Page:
How to Eliminate Fees From Your Portfolio in Two Simple Steps

You’ve probably heard the adage: “It’s not what you make, but what you keep.” Chances are that this statement resonates with you. After all, it makes sense to “keep” and save your money when you can, right?

But when we say “it’s not what you make, but what you keep,” does the “keep” part only refer to your savings? Spoiler alert: It doesn’t.

What you “keep” can include a lot of things outside of your savings. For example, it can refer to the money-draining traps we all face—like those pesky fees that are hidden in your everyday accounts, transactions, and retirement. And, some of those fees are ticking time bombs—which is why it’s so important to deal with them right away. Plus, these fees are not only costing you money right now, but the losses compound over time. 

For example, who would think that your average 30-something would unsuspectingly lose at least $500,000 in fees over 30 years? You’d think that person would notice $500,000+ missing from their accounts, right? But what if that loss occurred in small amounts over 30 years? Theft like that is so much harder to identify and track.

Well, that unsuspecting person was me in 2011! I was set to lose almost $500,000+ before reaching retirement for one reason only: I didn’t know better. And, I learned some pretty important lessons from this, which I’ll share below—along with the two-step process I adopted to eliminate these fees. This will help you to see how fees are threatening your wealth build so you can something about it!

The two-step process to break up with fees

After I noticed that I was set to lose more than half a million dollars to fees, I adopted a two-step process to rid myself of these money drains. If you want to follow suit, here’s what you should do:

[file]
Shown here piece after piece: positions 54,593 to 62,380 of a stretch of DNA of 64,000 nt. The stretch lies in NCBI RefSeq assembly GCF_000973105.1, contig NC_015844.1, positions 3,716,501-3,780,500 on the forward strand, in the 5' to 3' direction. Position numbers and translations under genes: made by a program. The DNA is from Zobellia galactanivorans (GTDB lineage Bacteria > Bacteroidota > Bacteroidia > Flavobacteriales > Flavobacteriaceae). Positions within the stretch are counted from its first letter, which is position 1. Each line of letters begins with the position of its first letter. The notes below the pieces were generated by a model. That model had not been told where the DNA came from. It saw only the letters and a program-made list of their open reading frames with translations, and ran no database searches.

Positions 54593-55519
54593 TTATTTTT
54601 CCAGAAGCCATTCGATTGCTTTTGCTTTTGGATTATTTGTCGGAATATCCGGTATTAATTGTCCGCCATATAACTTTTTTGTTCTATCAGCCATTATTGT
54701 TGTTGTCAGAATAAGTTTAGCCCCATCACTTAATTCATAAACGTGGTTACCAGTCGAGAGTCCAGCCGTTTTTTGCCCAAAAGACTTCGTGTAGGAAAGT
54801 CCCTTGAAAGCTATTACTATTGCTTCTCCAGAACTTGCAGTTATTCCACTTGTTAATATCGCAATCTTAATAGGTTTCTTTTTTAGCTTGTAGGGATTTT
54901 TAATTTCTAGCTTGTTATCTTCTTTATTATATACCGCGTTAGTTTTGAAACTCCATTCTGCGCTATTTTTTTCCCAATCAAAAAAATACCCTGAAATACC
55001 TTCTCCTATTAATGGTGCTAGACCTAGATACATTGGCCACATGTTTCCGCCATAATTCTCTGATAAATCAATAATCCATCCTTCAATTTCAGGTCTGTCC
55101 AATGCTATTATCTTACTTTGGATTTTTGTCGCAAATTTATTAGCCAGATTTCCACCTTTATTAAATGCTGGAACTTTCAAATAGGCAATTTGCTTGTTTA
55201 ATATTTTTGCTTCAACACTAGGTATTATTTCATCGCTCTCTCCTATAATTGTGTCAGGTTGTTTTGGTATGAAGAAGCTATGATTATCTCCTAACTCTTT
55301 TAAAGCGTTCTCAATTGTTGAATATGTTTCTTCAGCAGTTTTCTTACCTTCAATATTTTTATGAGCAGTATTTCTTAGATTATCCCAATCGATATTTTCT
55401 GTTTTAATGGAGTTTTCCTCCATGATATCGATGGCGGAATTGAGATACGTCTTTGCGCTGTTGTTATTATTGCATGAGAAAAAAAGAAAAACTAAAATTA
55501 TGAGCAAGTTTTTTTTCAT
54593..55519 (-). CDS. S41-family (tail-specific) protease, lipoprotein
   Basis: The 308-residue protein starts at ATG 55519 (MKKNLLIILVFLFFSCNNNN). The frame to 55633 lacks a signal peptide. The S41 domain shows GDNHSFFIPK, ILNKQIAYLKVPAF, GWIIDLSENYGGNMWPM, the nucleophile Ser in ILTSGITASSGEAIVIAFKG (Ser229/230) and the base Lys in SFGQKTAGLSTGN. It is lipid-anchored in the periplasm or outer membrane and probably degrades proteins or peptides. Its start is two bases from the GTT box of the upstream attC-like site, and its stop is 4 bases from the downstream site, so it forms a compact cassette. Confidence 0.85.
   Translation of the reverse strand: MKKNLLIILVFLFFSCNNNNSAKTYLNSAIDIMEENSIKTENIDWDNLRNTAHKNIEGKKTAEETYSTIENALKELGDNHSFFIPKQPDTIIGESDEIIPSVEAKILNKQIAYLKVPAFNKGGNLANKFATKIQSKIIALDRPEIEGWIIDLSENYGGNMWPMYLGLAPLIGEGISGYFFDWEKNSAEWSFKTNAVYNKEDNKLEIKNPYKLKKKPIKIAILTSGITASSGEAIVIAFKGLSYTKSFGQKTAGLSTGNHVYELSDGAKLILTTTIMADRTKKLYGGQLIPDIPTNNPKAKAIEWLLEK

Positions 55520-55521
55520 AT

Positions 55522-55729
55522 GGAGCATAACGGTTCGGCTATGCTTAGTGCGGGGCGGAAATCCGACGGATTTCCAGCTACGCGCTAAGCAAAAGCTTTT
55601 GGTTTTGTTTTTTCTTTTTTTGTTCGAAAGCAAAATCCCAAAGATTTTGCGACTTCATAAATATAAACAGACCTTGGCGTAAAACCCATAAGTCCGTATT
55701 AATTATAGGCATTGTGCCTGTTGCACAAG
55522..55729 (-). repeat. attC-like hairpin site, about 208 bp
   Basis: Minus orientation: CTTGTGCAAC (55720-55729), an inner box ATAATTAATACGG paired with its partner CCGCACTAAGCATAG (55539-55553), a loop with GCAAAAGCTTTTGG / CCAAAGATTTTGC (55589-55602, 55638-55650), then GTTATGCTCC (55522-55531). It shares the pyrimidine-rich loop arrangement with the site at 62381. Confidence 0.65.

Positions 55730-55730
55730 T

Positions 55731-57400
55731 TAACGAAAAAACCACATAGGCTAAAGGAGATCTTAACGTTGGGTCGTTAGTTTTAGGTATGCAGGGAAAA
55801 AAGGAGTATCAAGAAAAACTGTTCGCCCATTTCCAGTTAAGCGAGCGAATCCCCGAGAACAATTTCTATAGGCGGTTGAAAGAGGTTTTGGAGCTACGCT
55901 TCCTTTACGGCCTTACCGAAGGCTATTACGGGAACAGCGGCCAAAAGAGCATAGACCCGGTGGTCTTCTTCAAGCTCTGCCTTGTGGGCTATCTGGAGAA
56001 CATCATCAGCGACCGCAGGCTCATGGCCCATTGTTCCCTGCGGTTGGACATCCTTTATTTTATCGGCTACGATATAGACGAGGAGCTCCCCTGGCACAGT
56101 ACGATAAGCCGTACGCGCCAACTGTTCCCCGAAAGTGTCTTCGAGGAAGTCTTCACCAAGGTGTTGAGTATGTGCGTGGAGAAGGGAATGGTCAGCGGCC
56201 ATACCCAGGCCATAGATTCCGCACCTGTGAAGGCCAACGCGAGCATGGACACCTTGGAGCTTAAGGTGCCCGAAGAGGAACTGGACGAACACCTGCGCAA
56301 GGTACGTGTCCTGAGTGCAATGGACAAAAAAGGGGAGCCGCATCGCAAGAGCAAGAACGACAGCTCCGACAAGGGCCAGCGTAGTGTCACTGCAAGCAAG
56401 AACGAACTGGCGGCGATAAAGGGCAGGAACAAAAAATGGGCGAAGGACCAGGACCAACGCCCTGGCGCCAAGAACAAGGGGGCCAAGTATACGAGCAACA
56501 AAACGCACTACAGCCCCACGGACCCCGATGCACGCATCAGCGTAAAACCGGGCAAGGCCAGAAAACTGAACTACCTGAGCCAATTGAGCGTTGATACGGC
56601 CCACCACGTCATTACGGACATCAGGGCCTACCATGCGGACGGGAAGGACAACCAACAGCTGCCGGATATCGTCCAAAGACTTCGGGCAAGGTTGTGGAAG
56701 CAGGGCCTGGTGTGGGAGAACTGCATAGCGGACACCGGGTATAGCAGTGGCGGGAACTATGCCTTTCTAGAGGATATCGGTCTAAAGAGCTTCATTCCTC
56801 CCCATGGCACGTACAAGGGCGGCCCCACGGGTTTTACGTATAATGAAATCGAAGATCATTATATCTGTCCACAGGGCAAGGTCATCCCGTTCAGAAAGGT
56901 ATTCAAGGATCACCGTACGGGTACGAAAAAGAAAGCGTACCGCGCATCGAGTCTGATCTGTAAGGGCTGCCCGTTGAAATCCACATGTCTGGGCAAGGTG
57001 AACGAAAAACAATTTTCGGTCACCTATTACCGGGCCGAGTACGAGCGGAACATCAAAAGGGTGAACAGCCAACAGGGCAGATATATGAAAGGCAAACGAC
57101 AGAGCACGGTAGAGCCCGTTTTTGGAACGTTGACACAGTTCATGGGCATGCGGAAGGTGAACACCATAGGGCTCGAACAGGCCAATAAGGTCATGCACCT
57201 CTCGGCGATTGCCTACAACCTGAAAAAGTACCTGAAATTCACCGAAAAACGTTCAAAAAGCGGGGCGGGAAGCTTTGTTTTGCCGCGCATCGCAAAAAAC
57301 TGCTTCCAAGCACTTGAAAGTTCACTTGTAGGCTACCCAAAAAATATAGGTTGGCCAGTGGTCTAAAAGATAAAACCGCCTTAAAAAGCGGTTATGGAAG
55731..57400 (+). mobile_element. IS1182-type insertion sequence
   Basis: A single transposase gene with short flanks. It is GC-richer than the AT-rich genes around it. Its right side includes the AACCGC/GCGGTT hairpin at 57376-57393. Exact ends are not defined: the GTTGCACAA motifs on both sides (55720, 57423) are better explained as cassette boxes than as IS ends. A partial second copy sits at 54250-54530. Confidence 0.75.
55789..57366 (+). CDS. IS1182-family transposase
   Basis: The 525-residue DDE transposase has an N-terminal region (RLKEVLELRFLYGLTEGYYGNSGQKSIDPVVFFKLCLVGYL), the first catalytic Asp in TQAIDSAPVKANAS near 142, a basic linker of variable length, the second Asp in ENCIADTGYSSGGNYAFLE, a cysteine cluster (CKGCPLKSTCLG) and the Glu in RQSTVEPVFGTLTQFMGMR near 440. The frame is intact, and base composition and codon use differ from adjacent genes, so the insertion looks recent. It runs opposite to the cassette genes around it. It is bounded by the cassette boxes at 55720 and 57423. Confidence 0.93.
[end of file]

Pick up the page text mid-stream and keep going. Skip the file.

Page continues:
Step 1: Research what fees you are paying in the categories:

  1. Bank accounts fees
    1. These include account maintenance fees, checking fees, statement fees, overdraft fees, and ATM fees. 
    2. These fees are inexpensive, but why not keep your money instead? Inexpensive fees can still add up over time.
    3. These fees are typically posted on the bank website—or you can contact your branch manager for a list of these fees.
  2. Transaction fees on credit cards and loans—including student, car, and property loans
    1. These include everything from the application fees, annual fees, transaction fees, and origination fees to the points used to buy down the rate, the prepayment penalties, and the junk fees.
    2. These fees can add up quickly over time. While these fees are generally not a wealth destroyer, losing the compounded growth on this capital can be detrimental to your wealth build.
    3. These fees should be disclosed on any loan estimate you receive—so make sure to take a very close look at these documents. 
  3. Investment and retirement fees 
    1. There are many fees and expenses associated with your retirement accounts. Here is a glossary of retirement- and investment-related fees from the Securities Exchange Commission to help you in your research:
      1. Expense ratio: 0.25% to 1.5%
      2. Sales load (front and/or back end loads)
      3. Redemption fee
      4. Exchange fee
      5. Purchase fee
      6. Account fee
      7. Distribution fee (12b-1 fee)
      8. Management fee: The average is 1.4%
      9. Plan administration fee: 1% to 5%
    2. These fees are simply wealth eroding and are a ticking time bomb in your investment and retirement accounts.
    3. Unfortunately, these fees are the hardest to research, even though they have the largest impact on your accounts. The best bet is to contact your benefits manager, plan administrator, or brokerage for a full list of fees you’re paying for these accounts.